How Difference Is Produced, and Why It Matters
In recent decades theories of liberal multiculturalism as articulated by political philosophers such as Will Kymlicka and Charles Taylor have come to dominate debates about identity and difference politics in western political theory. This book provides a nuanced critique of these debates by questioning liberal multiculturalism’s preoccupation with culture and, just as important, its unintended consequences.
Identity/Difference Politics offers an alternative theoretical model to liberal multiculturalism, one that centres not on culture but on power. Issues of power are examined through accounts of meaning-making – those processes through which meanings of difference are produced, organized, and regulated. From an anti-racist feminist perspective, it explores accounts of the immigrant, ableism, oralism, sexual difference, Deaf cultures, and gendered racialization – forms of identity/difference not typically examined in liberal multicultural theories – to establish the analytic and normative value of Dhamoon’s approach.
By rejecting the liberal multicultural politics of culture in favour of a critical politics of meaning-making, Identity/Difference Politics exposes how an exclusive preoccupation with culture can dissolve into essentialism and provide a rationale for state regulation of groups deemed to be too different. Students of contemporary political theory, multiculturalism, identity politics, Canadian politics and culture, dis/ablity studies, critical race theory, and feminist and gender theory will find it an invaluable resource.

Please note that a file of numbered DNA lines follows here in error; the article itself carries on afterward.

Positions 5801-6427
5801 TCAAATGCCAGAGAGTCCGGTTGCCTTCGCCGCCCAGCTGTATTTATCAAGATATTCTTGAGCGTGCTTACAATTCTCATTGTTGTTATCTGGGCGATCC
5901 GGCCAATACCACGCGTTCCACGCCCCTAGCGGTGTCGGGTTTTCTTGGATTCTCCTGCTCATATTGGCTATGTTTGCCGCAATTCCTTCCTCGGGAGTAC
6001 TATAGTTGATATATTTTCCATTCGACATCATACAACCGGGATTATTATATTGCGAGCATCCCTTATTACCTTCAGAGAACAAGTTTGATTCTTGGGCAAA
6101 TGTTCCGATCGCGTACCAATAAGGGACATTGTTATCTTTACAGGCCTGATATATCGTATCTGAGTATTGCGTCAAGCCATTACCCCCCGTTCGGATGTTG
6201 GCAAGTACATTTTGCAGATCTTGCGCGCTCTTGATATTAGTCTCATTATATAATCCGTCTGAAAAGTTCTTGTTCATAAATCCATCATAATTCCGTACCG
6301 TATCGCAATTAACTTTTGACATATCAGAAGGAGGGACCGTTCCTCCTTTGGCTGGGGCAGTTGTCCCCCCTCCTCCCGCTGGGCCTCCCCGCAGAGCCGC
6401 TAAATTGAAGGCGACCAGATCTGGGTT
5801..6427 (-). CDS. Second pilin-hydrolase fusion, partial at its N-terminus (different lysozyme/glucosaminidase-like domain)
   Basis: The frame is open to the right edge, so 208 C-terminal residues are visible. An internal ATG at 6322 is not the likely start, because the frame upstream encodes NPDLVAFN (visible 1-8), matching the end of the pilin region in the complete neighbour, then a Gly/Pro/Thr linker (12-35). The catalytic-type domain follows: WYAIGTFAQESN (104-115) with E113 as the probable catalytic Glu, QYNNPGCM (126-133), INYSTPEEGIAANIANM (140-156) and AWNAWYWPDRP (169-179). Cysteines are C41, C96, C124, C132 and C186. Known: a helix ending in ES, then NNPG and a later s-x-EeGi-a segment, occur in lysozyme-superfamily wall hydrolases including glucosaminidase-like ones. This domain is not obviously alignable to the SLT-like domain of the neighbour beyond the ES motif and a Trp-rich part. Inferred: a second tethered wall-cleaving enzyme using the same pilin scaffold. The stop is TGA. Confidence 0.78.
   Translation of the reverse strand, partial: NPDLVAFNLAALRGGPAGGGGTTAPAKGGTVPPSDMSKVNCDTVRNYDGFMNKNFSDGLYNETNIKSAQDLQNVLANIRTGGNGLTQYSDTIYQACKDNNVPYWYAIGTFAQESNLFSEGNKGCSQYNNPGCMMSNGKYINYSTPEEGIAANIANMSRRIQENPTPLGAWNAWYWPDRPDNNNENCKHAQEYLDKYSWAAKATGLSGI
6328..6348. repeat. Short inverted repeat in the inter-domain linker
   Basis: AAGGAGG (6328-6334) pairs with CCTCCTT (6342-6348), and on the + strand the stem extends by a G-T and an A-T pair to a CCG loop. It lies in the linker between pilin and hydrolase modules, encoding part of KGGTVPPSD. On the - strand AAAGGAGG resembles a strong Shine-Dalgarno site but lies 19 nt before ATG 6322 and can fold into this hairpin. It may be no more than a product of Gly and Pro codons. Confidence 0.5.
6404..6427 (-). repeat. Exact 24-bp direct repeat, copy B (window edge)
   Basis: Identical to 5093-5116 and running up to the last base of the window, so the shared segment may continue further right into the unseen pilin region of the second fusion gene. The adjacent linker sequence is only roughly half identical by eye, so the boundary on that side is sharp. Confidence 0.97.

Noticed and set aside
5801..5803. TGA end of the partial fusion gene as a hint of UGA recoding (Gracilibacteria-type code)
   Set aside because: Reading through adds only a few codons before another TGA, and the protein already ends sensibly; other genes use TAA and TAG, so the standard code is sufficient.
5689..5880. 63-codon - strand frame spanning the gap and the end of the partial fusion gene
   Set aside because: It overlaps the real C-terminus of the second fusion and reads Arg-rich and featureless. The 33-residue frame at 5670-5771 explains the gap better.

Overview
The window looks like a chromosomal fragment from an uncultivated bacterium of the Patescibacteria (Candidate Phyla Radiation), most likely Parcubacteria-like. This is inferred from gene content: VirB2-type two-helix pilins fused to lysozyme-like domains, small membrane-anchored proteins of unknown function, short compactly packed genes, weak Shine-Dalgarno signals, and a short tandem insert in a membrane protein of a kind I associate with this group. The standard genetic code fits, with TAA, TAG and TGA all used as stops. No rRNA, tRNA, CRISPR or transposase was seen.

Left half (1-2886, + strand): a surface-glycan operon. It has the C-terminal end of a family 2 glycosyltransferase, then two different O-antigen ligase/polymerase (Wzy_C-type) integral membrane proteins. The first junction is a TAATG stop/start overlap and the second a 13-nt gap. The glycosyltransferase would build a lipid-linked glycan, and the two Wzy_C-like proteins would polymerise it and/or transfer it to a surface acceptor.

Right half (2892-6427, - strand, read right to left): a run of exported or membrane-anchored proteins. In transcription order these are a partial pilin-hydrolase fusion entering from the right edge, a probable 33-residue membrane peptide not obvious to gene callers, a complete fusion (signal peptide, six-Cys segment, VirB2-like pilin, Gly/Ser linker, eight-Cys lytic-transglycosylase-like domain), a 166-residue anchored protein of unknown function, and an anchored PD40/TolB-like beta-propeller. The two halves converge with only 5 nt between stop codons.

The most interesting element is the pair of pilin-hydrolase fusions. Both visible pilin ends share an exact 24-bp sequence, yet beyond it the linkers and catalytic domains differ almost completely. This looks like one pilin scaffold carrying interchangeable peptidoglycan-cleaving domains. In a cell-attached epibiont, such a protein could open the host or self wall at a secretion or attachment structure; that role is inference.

Debates over multiculturalism in contemporary political theory have been dominated by a focus on culture – its nature, meaning, and value. In Rita Dhamoon’s excellent new book, she provides a refreshing challenge to this conceptual orthodoxy. She insists that we shift our focus from culture to power and, as a result, is able to ask some hard questions about the nature and practice of liberal multiculturalism. Dhamoon’s book is an insightful and refreshing tonic, sure to provoke – in a reflective and productive way – defenders and critics of multiculturalism alike.
In her innovative critique of political theory debates over multiculturalism and difference in Canada and the United States, Dhamoon develops an “account of meaning-making” that attunes us to the complexities of power as it interfaces with cultural patterns. With new and compelling case studies, she moves us out of the linguistic focus of Kymlicka and Taylor in Canada and the religious/ethnic focus of many American tracts.
Dhamoon forces us to rethink the concept of culture ... in liberal multiculturalism through a subtle, thorough engagement with its dominant thinkers. She clarifies and expands the scope of radical critiques of this field ... outlining the contours of other ways of understanding identity and difference that point towards new, more progressive understandings of democracy, subjectivity, and citizenship.
1 The Problem with “Culture”
2 The Politics of Meaning-Making
3 Re-Thinking Accounts of the “Immigrant”
4 Regulating Difference: Accounts of Deaf and Trans-sexual Difference
5 Accounts of Racialized Gendering: Domination and Relational Othering
6 Possibilities for Democracy: Toward Disruption
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